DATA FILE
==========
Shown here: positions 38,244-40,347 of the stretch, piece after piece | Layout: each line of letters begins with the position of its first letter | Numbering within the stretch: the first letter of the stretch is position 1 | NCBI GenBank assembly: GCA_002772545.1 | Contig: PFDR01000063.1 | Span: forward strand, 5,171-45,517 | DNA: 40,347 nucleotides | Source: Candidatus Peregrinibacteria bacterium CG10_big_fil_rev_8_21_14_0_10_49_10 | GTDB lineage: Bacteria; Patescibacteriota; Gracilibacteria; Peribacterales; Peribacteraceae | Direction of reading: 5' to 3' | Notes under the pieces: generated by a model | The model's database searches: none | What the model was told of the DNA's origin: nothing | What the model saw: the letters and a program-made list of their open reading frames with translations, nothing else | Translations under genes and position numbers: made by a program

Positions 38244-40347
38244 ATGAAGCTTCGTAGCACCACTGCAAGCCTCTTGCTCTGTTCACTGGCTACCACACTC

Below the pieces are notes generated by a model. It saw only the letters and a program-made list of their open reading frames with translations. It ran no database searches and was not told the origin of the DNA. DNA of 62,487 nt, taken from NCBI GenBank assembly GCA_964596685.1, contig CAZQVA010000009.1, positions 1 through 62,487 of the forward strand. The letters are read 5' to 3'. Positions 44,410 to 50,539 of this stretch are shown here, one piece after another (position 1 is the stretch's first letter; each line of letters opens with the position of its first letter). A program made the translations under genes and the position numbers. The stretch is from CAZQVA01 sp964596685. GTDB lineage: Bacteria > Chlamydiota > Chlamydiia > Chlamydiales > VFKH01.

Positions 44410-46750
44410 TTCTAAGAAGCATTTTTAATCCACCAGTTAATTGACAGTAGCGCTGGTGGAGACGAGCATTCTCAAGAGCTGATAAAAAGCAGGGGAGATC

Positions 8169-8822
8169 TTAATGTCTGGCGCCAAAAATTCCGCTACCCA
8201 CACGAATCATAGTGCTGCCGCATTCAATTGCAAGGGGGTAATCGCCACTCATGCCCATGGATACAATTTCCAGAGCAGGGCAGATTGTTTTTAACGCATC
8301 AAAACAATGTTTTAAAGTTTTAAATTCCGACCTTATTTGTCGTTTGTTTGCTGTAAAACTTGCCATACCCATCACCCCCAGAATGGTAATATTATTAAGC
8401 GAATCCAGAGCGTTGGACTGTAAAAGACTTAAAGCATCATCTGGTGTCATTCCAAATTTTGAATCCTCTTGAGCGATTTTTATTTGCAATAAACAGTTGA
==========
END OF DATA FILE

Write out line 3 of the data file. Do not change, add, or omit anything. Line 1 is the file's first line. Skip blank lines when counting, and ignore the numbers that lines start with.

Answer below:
38244 ATGAAGCTTCGTAGCACCACTGCAAGCCTCTTGCTCTGTTCACTGGCTACCACACTC